IEEE Transactions on Software Engineering. Sep84, Vol. 10 Issue 5, p477-487. 11p. 2 Color Photographs, 3 Diagrams, 3 Charts.
COMPUTER software development, RAPID prototyping, ENGINEERING, TECHNOLOGY, COMPUTER software reusability, and ELECTRONIC systems
The present crisis in software development forces us to reconsider the fundamental ways in which programming is done. One often quoted solution is to exploit more fully the idea of reusable software. It is the purpose of this paper to examine this concept in all of its forms and to assess the current state of the art. In addition to its usual meaning of reusable code, reusability includes reusable design, various forms of specification systems, so-called application generators. and systems for prototyping. We examine each approach from the perspective of the practicing engineer, and we evaluate the work in terms of how it may ultimately improve the development process for large-scale software systems. [ABSTRACT FROM AUTHOR]
PROTOTYPES, ENGINEERING, TECHNOLOGY, QUALITY function deployment, CUSTOMER feedback, and CONSUMER preferences
Prototypes and models have been used to obtain information on detailed engineering parameters of design for quite some time. Prototypes reduce complexity in the design process by providing a platform for empirical testing of design assumptions. Unfortunately, the production of sufficiently complex prototypes for products such as hand-held mobile terminals, which incorporate both physical and data features, has been costly and time consuming. Thus it has been difficult to use them to generate up-front data such as details of customer needs. To address this problem, the notions of virtual prototypes, use of several successive prototype rounds, and partial prototypes have been put forth. The use of virtual prototypes has been useful, but the lack of a physical domain in them has been a limiting factor in product concept testing and user feedback studies. Resorting to several prototyping rounds has taken into account the need to take in customer feedback between design iterations and has allowed changes to be made, but has not addressed the cost and time consumption of these iterations. Partial prototypes and models of select product properties have been used to save on the cost and time it takes to produce a full prototype, but they have often lacked the depth needed. In this paper, the concept of product demonstrators is put forward to bridge the gap between the physical and virtual domains while retaining the flexibility and speed of the virtual prototypes. A modular demonstrator platform for performing fast demonstrations is presented as an implementation of the concept. [ABSTRACT FROM AUTHOR]
IEEE Transactions on Software Engineering. Nov87, Vol. 13 Issue 11, p1164-1169. 6p. 1 Color Photograph.
SOFTWARE engineering, ENGINEERING, COMPUTER software, and COMPUTER science
Typical software engineering courses teach principles in lectures and readings, then apply them in the development of a single program (requiring several months). We recently taught a software engineering class that incorporated many smaller exercises (requiring several hours). The class was successful: students were able to experiment with a broad set of ideas, and make interesting mistakes without jeopardizing the grades of their development team. This paper describes some tools and techniques we taught, and suggests how they might be incorporated into typical software engineering classes. [ABSTRACT FROM AUTHOR]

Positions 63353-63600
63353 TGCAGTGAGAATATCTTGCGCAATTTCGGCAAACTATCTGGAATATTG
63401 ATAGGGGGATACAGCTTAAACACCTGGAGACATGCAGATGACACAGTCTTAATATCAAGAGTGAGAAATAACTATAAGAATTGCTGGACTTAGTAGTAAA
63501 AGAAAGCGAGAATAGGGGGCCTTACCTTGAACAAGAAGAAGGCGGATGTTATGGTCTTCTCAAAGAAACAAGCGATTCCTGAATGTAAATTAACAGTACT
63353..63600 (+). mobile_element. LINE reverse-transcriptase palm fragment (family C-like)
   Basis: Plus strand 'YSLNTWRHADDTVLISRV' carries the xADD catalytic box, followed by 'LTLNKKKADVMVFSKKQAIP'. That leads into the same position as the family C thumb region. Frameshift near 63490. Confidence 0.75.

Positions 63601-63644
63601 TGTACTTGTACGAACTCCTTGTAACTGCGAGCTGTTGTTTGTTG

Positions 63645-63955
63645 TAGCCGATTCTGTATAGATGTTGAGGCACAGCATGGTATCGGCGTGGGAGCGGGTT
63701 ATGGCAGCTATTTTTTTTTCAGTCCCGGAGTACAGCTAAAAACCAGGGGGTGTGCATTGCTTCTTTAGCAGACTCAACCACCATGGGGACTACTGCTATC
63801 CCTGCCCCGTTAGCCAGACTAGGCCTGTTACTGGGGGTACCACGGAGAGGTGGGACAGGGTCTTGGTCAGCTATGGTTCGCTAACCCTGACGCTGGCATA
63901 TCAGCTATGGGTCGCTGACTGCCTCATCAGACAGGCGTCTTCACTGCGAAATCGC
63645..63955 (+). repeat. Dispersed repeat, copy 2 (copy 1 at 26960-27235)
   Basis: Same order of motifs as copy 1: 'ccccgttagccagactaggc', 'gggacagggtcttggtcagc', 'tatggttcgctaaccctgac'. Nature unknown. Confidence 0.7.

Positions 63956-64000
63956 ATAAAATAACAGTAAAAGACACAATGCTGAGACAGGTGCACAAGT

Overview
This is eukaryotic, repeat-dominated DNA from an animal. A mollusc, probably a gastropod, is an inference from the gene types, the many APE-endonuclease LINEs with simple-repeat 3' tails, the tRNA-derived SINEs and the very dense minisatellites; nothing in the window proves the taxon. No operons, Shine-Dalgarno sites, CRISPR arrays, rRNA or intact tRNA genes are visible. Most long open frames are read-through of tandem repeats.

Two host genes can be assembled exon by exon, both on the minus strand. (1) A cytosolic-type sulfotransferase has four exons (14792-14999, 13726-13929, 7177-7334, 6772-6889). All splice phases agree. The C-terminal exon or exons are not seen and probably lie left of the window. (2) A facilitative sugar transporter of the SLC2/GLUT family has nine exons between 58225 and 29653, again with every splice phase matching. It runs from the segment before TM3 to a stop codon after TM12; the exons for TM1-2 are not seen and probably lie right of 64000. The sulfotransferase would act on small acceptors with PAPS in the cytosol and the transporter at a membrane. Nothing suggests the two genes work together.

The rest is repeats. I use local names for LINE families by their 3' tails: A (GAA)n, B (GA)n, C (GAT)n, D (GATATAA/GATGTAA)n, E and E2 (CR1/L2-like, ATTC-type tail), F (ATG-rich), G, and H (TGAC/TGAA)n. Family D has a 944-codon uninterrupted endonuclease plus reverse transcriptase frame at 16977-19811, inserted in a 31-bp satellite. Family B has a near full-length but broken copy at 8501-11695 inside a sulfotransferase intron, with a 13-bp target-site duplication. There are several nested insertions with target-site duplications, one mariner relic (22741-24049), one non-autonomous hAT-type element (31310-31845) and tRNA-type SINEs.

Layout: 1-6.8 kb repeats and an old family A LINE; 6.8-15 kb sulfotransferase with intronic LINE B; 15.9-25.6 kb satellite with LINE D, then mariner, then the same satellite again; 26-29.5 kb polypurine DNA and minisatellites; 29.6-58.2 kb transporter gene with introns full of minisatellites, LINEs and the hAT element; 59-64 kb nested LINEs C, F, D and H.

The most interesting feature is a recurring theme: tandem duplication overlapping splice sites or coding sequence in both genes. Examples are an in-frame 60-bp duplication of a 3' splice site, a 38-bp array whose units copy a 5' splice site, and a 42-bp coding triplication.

IEEE Transactions on Software Engineering. Sep95, Vol. 21 Issue 9, p717-734. 18p. 2 Color Photographs, 8 Diagrams.
PROGRAMMING languages, COMPUTER architecture, SOFTWARE engineering, ENGINEERING, COMPUTER software, and COMPUTER systems
This paper discusses general requirements for architecture definition languages, and describes the syntax and semantics of the subset of the Rapide language that is designed to satisfy these requirements. Rapide is a concurrent event-based simulation language for defining and simulating the behavior of system architectures. Rapide is intended for modelling the architectures of concurrent and distributed systems, both hardware and software. In order to represent the behavior of distributed systems in as much detail as possible, Rapide is designed to make the greatest possible use of event-based modelling by producing causal event simulations. When a Rapide model is executed it produces a simulation that shows not only the events that make up the model's behavior, and their timestamps, but also which events caused other events, and which events happened independently. The architecture definition features of Rapide are described here: event patterns, interfaces, architectures and event pattern mappings. The use of these features to build causal event models of both static and dynamic architectures is illustrated by a series of simple examples from both software and hardware. Also we give a detailed example of the use of event pattern mappings to define the relationship between two architectures at different levels of abstraction. Finally, we discuss briefly how Rapide is related to other event-based languages. [ABSTRACT FROM AUTHOR]
PROGRAMMING languages, ELECTRONIC data processing, COMPUTER software, SOFTWARE engineering, and ENGINEERING
The development of correct specifications is a critical task in the software development process. This paper describes an alternative approach for the development of specifications. The approach relies on a specification language for abstract data types and a synthesis system. The system is capable of translating an abstract data type specification into an executable program. This process defines an alternative methodology that provides the necessary tools for the early testing of the specifications and for the development of prototypes and implementation models. [ABSTRACT FROM AUTHOR]